|Phil Gawne on left and Past President of NAMA,
Laurence Skelly in the purple sweater!
It was an evening of mixed emotions at the annual Oie’ll Verree held in the village of Michael, when it was revealed that two stalwarts of the celebrated Michael Players were hanging up their aprons for the final time and taking a well earned rest from the stage.
The distinctive Manx dialect play has been a feature of the Kirk Michael concert for generations, with the Michael Players believed to be the only Island drama group to keep the tradition in the public eye.
But the retirement of Win Callister and Ann Corlett has put the future of both the Michael Players and the unique Manx dialect play in doubt, although strenuous efforts are being made to encourage the recruitment of younger actors who can pick up the baton.
With every ticket sold and an extensive waiting list of hopeful visitors, this year’s Chairman, Laurence Skelly MHK, confidently took charge of the proceedings, contributing his own humour about fellow politicians throughout the evening.
The first half of the concert was given over to a selection of creative entertainment, with singing from Manx Gaelic choir Caarjyn Cooidjagh and music from Doona Lambden, Paul Rogers, Katie Lawrence, Isla Callister and Tom Callister. Northern based dance group Ny Fennee gave an energetic display of Manx dancing, followed by some gentle poetry reading by St John’s based farmer Philip Kennaugh. The first half concluded with an hilarious double act called The Deemsters, with their unusual and unashamed Mickey-take of Island events and happenings.
But before commencement of the second half, John Barron, on behalf of Kirk Michael Commissioners, presented the annual Yn Gliggyr Award to Dr Graham Naylor, a well respected parishioner, for his contribution to Manx language and culture. The annual award was first instigated by his wife Pam Naylor.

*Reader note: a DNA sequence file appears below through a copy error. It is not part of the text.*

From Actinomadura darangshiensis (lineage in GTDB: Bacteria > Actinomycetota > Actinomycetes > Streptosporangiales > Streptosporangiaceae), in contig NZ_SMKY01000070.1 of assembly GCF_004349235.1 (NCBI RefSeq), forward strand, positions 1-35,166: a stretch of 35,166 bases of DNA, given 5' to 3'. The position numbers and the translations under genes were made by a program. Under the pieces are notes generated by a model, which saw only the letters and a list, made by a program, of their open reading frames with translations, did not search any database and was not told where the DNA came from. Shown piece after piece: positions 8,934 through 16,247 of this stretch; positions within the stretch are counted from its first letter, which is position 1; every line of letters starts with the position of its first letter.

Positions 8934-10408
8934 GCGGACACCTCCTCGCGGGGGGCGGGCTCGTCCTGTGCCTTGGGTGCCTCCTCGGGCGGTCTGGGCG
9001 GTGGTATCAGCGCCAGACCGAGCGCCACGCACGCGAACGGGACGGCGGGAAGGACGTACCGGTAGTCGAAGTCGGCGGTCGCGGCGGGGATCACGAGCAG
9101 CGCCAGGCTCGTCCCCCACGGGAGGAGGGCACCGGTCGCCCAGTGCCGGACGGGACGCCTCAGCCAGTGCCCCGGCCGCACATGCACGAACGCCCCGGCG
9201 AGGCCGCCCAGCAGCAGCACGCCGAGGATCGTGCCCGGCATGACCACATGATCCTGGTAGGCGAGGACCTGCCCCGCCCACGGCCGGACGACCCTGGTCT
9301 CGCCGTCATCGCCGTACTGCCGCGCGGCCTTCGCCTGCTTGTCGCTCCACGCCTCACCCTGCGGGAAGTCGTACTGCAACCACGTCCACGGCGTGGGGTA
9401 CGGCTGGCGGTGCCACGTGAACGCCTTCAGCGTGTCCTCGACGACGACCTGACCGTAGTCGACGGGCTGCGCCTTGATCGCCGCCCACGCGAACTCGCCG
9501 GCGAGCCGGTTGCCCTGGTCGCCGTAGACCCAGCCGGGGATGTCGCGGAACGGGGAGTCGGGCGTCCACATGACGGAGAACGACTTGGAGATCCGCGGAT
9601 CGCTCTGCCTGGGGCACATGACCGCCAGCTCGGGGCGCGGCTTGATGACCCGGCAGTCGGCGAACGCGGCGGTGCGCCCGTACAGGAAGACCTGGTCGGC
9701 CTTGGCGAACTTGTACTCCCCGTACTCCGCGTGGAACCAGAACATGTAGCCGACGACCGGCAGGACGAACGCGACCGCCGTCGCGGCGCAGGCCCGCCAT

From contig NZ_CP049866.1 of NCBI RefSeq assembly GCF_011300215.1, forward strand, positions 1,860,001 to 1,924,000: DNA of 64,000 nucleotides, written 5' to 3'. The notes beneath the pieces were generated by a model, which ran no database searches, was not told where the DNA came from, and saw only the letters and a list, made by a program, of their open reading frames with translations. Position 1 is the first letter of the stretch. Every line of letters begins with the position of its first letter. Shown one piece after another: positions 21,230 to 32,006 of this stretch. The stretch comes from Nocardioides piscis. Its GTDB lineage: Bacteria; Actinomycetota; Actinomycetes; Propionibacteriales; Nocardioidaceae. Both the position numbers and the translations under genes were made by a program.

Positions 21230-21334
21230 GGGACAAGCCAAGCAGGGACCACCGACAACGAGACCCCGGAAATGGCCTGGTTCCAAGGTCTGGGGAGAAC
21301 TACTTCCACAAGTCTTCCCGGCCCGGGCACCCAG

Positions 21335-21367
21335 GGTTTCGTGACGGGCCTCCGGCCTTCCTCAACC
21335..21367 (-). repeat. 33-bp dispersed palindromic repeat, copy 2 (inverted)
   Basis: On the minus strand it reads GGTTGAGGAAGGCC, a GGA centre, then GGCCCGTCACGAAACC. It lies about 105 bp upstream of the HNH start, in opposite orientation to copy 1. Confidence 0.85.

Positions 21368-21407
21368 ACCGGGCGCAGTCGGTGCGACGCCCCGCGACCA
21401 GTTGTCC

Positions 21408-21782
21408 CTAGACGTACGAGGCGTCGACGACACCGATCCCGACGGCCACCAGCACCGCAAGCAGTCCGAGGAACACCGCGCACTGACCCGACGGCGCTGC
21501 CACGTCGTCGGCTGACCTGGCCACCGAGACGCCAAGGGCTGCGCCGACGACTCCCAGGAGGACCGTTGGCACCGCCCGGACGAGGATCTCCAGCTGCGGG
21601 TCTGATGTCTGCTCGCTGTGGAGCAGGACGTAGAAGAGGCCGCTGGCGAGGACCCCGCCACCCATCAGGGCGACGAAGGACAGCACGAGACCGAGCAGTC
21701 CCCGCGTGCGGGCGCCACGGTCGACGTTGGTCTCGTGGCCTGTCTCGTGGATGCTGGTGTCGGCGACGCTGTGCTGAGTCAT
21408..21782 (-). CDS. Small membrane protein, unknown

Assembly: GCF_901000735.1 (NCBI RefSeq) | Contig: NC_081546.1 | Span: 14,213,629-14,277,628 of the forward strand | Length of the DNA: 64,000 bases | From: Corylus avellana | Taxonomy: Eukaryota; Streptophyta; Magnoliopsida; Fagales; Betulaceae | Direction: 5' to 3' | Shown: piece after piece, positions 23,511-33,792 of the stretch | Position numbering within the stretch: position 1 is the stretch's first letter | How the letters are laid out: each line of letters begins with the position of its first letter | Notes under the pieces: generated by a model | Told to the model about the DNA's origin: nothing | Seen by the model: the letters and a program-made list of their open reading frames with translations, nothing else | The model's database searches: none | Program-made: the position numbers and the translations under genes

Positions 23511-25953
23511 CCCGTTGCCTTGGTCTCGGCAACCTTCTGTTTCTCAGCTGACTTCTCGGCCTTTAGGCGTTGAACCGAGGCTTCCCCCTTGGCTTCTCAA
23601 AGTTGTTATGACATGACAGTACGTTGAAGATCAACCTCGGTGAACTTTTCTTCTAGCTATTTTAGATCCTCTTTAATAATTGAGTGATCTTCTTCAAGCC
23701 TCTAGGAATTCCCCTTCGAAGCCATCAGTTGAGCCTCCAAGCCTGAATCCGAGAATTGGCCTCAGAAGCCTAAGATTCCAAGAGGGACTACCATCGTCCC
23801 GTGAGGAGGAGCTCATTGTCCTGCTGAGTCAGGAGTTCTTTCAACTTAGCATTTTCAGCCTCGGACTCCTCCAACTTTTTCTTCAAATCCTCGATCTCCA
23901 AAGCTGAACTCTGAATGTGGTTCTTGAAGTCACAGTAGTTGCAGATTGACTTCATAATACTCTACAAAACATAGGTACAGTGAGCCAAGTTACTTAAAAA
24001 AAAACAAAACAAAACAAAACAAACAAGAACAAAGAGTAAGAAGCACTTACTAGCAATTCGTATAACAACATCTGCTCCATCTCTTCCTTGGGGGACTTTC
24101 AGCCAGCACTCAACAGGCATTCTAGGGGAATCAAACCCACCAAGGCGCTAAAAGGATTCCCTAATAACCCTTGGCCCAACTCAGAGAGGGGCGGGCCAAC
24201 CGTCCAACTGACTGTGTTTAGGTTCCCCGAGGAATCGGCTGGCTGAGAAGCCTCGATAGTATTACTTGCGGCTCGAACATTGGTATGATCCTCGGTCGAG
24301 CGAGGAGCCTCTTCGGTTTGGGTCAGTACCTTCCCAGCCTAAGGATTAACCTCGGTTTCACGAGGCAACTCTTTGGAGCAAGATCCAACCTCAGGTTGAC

Then it was back to the entertainment with the second half of the evening dominated by the eagerly awaited Manx dialect play which drew the audience’s keen attention to the small stage of the Ebenezer Hall.
This year’s chosen drama was The Dumb Cake, a vignette by Lillian and Eva Kneen, and an old favourite of the Michael Players who occasionally supplied their own humour, much to the delight of the packed house.
For those unfamiliar with the dumb cake, it’s a speciality associated with Hop tu Naa whereby the female baker, who hopes to find the man of her dreams by divination, is compelled to make this unusual treat in silence.
The Michael Players will now embark on a mini tour of the Island with the play before locking their costumes in the wardrobe for another year.
The evening drew to a close with Arrane Oie Vie (the Goodnight Song) and a feast of home-made fare made by organisers and friends of Michael Heritage Trust.
© January 2014